HOMER Energy Support

Finding data to run HOMER Pro

Last Updated: Sep 25, 2019 03:58PM MDT

One of the biggest challenges in using a model like HOMER Pro is finding the numbers to put into it. This page is meant to help you find the information you need. If you know of any other helpful sources, please let us know so we can add them. Note that NREL cannot guarantee the accuracy of any data from external sources and does not endorse any manufacturer or retailer.

Electric Load Data

Some of the sources of hourly load data are: 
1) https://openei.org/doe-opendata/dataset/commercial-and-residential-hourly-load-profiles-for-all-tmy3-locations-in-the-united-states
2) http://www.ercot.com/gridinfo/load/load_hist/


To find your latitude and longitude, check www.multimap.com. Or check the list of world cities at www.infoplease.com/ipa/A0001769.html.

To find your time zone, check www.worldtimezone.com.

Solar Radiation Data

HOMER Pro will accept solar radiation data as monthly averages or as a time series. Time series solar radiation data is most commonly available with an hourly time step, but HOMER Pro can accept any time step down to one minute. One of the best sources of solar radiation data is the TMY2 and TMY3 data sets provided for free by the US National Renewable Energy Laboratory. You can import TMY2 and TMY3 files directly into HOMER Pro's Solar Resource Inputs window.

  • NREL provides TMY2 data at http://rredc.nrel.gov/solar/old_data/nsrdb/).
  • And TMY3 data at http://http://rredc.nrel.gov/solar/old_data/nsrdb/1991-2005/tmy3/).
  • NASA's Surface Solar Energy Data Set provides monthly average solar radiation data for everywhere on earth at https://data.nasa.gov/Earth-Science/Prediction-Of-Worldwide-Energy-Resources-POWER-/wn3p-qsan.
  • In the Solar Resource Inputs window if you specify monthly data there is a button labeled "Get Data Via Internet".  If you are connected to the Internet, that button retrieves monthly solar data for the specified latitude and longitude from NREL's and NASA's satellite databases.  Give that a try, it's really handy. If you specify a lat/long outside North America, HOMER refers to the NASA SSE dataset.  So depending on what location you request data for, HOMER might ask you to specify a username for NASA on their SSE website. Please use skip@larc.nasa.gov as your NASA SSE username in HOMER2. NASA recently re-configured their website and eliminated the need to validate specific email addresses. To enter this in the HOMER software, open HOMER2, select File >> Preferences, and enter skip@larc.nasa.gov into the field for NASA SSE username.
  • This help file contains a table of monthly solar data for selected worldwide locations.
  • The US Renewable Resource Data Center provides US data and maps at http://www.nrel.gov/rredc.
  • The World Radiation Data Center provides worldwide solar data at http://wrdc-mgo.nrel.gov. Note that data from this website need a lot of processing to be useful in HOMER.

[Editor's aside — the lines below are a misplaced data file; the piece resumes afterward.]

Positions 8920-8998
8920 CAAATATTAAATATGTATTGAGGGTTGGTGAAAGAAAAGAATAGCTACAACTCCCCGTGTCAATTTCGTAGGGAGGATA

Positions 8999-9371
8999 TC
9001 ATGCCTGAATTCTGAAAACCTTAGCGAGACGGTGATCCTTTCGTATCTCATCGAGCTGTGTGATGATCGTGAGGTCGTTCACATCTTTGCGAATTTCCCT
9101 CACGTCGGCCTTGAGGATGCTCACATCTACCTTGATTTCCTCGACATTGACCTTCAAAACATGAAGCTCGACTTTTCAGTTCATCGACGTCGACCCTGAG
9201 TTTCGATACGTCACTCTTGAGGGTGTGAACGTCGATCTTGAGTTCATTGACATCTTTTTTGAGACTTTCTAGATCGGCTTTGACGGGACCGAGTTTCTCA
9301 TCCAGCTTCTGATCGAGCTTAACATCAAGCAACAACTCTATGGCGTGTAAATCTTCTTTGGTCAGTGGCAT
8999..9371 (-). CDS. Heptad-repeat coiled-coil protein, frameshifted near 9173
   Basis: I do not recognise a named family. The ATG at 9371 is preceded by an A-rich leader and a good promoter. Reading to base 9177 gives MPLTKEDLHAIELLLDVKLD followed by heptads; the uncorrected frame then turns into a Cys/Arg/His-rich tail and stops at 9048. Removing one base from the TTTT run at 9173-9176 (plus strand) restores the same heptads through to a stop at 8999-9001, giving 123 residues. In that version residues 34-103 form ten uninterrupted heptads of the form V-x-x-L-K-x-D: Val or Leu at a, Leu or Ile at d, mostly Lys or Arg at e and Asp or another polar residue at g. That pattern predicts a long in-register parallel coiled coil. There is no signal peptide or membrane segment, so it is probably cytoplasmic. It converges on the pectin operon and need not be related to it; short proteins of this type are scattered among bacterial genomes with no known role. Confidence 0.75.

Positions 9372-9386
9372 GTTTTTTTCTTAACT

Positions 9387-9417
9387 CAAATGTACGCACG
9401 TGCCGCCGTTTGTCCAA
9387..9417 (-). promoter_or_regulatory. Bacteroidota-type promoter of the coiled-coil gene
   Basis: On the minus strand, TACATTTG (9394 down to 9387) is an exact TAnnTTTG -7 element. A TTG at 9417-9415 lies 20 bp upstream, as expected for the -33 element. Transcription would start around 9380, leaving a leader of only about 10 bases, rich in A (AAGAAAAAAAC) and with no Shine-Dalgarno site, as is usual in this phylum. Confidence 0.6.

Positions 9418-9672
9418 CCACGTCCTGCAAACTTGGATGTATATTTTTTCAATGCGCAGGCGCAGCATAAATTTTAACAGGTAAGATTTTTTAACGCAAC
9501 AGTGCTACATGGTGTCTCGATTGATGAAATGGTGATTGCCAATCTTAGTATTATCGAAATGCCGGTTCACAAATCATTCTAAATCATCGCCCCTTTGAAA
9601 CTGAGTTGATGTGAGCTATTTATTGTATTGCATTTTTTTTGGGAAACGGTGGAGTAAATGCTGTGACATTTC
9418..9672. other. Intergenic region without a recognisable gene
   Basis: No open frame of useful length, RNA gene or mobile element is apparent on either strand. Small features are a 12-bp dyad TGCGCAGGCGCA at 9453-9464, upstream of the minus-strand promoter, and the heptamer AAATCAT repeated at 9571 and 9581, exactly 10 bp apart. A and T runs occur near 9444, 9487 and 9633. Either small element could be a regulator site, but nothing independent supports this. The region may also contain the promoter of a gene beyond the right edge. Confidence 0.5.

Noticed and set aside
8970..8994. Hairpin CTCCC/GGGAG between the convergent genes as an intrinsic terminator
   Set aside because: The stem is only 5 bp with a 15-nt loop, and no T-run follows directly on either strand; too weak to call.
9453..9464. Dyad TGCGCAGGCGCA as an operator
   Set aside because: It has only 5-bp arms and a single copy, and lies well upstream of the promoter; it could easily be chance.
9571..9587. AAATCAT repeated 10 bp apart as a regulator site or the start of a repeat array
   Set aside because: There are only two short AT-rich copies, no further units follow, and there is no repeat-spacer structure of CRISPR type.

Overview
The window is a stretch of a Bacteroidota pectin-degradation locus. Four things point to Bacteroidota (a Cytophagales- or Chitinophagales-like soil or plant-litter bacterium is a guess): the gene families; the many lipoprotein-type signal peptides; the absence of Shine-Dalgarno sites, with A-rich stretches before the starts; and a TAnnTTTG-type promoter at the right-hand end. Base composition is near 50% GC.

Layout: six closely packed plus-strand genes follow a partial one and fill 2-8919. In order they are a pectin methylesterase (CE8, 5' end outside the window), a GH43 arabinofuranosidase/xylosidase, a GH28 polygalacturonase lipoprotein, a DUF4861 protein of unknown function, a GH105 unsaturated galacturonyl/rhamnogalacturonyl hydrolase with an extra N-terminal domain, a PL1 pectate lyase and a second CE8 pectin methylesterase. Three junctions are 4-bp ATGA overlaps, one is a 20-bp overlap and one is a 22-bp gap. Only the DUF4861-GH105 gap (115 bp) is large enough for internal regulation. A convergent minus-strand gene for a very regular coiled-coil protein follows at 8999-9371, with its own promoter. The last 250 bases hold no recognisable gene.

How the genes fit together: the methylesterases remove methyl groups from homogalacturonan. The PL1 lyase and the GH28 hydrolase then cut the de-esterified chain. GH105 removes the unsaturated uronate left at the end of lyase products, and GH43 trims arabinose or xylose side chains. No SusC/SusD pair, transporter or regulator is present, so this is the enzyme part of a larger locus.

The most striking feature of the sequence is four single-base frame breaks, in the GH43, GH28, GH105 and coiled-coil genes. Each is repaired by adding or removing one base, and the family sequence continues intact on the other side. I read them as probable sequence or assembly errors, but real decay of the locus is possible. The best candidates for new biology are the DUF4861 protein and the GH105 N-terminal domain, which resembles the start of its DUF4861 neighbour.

Wind Speed Data

It can be difficult to obtain measured wind speed data. Proper measurement of wind speed is expensive and time consuming, and average wind speeds can vary markedly over short distances because of terrain effects. For these reasons, it is often necessary to synthesize wind data from estimated monthly average wind speeds.

Many countries have published wind atlases:

A number of other websites provide wind speed data:

Renewable Power System Components

Several retailers sell components for renewable power systems . The website www.ecobusinesslinks.com maintains a list of renewable power retailers around the world. A few have very helpful websites providing cost and performance data for PV panels, wind turbines, hydro turbines, batteries, converters, and other system components. Check out:

Other sources of cost and performance data for renewable power system components include:


  • A very useful document covering the technology, emissions, and costs of natural gas-fired reciprocating generators, microturbines, fuel cells, and Stirling engines is the Gas-Fired Distributed Energy Resource Technology Characterizations, available at www.eea-inc.com/dgchp_reports/TechCharNREL.pdf.
  • The Distributed Generation Information Center provides summary technical and economic data on reciprocating engine generators, microturbines, and fuel cells, as well as a large library of links, at www.distributed-generation.com.


The US Environmental Protection Agency provides emissions coefficients for CO2, SO2, and NOx for US locations at their Power Profiler website at www.epa.gov/cleanenergy/powpro/screen1.html.

The EPA's eGRID website contains even more emissions data, including state-by-state average emissions factors for all the pollutants that HOMER models.

Policies and Incentives

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